3 Things Catholics Should Learn from the Met’s ‘Heavenly Bodies’ Exhibit
National Catholic Register, 5 October 2018
Catholics should be grateful to the Metropolitan Museum of Art for reminding us of beautiful traditions we never should have forgotten.
NEW YORK — The Metropolitan Museum of Art’s exhibition “Heavenly Bodies: Fashion and the Catholic Imagination” closes Oct. 8. It has been one of the most successful in the venerable museum’s history — and it contains an enduring lesson for the Church today.
The exhibition — as distinct from the Met Gala evening that provided some distractions upon its launch in early May — was the largest ever staged by the Met, at more than 60,000 square feet in 25 galleries over three locations at two sites.
It attracted more than 1 million visitors, becoming the third-most-popular exhibition ever at the Met, behind the “Treasures of Tutankhamun” (1978-1979), which had more than 1.3 million visitors, and “Mona Lisa” (1963).
“Heavenly Bodies” drew more visitors to the Met than any other exhibition in more than 40 years. I was one of them and I hope that there were many other priests and lay Catholic leaders on hand too, for the Church has three lessons to learn — or better, to remember — from the Met exhibition.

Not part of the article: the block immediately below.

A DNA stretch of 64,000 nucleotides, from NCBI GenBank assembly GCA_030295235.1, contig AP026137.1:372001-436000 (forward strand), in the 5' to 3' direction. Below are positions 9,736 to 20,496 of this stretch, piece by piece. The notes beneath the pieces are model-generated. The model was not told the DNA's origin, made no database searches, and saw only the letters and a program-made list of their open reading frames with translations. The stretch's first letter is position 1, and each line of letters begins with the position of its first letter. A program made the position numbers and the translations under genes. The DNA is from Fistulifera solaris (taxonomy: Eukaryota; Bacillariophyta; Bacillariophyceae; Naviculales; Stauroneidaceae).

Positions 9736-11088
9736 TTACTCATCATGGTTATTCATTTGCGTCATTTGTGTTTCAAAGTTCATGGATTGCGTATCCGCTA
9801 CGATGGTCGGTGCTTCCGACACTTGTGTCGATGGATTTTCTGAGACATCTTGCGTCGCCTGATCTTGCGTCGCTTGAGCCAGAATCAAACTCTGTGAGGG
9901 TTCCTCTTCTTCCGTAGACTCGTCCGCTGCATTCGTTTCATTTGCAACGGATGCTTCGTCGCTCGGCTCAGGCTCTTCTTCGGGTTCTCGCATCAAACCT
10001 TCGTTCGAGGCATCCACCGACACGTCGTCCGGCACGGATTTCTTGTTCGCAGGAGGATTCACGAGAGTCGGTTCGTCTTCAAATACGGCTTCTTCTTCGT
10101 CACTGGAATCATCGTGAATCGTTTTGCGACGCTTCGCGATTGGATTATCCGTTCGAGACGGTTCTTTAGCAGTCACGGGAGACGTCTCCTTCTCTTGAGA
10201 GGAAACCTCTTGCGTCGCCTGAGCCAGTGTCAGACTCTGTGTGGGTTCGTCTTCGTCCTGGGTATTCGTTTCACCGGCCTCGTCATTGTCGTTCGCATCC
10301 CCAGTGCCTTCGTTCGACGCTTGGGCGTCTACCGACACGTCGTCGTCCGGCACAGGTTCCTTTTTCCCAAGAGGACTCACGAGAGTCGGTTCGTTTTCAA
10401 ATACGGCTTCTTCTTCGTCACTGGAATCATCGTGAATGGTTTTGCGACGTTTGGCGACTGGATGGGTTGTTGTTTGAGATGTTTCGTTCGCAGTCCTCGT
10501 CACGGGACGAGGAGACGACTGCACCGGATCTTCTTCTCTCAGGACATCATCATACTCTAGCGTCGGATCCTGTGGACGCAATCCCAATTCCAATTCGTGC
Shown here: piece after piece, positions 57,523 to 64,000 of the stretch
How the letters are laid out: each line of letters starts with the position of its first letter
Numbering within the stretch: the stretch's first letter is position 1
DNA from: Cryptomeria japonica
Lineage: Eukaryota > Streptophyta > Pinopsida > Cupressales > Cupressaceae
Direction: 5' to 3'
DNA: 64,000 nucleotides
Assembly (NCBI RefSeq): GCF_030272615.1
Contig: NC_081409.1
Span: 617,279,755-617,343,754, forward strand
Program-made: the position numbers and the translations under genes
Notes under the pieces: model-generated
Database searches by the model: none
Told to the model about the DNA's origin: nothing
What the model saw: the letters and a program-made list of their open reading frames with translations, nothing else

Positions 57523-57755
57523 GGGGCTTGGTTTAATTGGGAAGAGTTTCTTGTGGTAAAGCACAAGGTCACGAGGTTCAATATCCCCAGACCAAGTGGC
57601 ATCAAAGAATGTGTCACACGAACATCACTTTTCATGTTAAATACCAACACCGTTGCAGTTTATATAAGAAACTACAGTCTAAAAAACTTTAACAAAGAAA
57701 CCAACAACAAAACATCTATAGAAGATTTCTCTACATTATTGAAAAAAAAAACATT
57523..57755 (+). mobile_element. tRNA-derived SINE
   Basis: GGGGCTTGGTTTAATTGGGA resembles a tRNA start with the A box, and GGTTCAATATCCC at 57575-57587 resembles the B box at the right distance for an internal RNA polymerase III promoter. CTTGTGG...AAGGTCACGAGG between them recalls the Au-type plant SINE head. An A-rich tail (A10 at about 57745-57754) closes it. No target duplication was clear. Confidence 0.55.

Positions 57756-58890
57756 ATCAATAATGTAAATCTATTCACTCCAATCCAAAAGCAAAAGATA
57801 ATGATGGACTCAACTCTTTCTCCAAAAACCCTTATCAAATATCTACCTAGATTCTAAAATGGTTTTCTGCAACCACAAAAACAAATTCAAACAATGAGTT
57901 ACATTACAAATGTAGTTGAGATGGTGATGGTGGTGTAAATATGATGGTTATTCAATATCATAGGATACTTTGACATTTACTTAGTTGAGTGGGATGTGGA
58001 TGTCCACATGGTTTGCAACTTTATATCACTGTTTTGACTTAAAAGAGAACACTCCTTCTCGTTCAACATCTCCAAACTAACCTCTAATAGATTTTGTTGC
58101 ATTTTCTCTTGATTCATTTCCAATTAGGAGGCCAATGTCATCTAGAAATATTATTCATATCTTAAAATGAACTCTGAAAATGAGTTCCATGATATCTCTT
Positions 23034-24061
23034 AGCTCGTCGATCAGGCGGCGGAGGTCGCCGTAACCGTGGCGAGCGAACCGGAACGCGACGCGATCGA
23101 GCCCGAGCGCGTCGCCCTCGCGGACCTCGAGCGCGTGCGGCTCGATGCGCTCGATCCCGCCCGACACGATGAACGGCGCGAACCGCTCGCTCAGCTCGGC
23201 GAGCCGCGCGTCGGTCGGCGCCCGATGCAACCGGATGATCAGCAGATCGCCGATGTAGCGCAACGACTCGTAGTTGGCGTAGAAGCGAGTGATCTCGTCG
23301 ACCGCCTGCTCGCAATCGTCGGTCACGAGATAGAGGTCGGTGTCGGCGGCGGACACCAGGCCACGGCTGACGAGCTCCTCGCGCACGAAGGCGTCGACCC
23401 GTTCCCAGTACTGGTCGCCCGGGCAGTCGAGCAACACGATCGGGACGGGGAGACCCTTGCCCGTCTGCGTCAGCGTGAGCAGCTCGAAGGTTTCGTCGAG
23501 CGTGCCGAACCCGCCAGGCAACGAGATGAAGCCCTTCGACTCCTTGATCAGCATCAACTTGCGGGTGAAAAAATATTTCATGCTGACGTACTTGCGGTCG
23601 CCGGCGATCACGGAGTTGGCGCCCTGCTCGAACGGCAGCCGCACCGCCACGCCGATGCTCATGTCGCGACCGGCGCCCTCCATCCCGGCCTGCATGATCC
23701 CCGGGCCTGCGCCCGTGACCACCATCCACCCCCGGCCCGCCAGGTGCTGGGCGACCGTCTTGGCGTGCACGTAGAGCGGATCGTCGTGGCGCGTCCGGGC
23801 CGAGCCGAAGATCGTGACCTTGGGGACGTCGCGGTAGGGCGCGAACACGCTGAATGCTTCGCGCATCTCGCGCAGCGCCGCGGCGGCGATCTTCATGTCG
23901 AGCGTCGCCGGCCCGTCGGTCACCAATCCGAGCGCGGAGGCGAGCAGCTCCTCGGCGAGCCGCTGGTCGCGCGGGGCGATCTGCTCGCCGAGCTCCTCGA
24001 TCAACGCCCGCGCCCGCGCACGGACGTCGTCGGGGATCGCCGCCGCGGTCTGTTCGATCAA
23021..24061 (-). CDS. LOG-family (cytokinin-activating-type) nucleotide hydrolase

The first “remembering” is of our own Tradition, which the Met exhibition made more visible than can usually be seen in great cathedrals or even the Vatican. The exhibition was marvellously done, with every detail carried off with great skill and precision. From the music that accompanied visitors through the galleries to the layout of the galleries themselves, everything was redolent of our Catholic Tradition. Many of the fashion pieces themselves paid tribute to traditions of clerical and religious dress that have been entirely abandoned.
The descriptions of the items were striking. Well-researched and accessibly presented, they often were explaining aspects of Catholic Tradition that the typical Catholic would no longer know. Sometimes the Met curators were more traditional than the Church is, noting that “the essential garment for both daily and formal dress of the secular clergy is the cassock, or soutane.” In that regard, the Met exhibition was literally more Catholic than the pope, as today the Holy Father asks that his senior advisers, the council of cardinals, meet in business suits.
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